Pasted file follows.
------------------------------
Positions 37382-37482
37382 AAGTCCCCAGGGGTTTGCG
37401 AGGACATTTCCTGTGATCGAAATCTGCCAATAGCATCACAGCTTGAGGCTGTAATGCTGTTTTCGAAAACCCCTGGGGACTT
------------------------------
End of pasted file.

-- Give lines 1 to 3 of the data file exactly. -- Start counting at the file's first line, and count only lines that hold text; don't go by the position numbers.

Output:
Positions 37382-37482
37382 AAGTCCCCAGGGGTTTGCG
37401 AGGACATTTCCTGTGATCGAAATCTGCCAATAGCATCACAGCTTGAGGCTGTAATGCTGTTTTCGAAAACCCCTGGGGACTT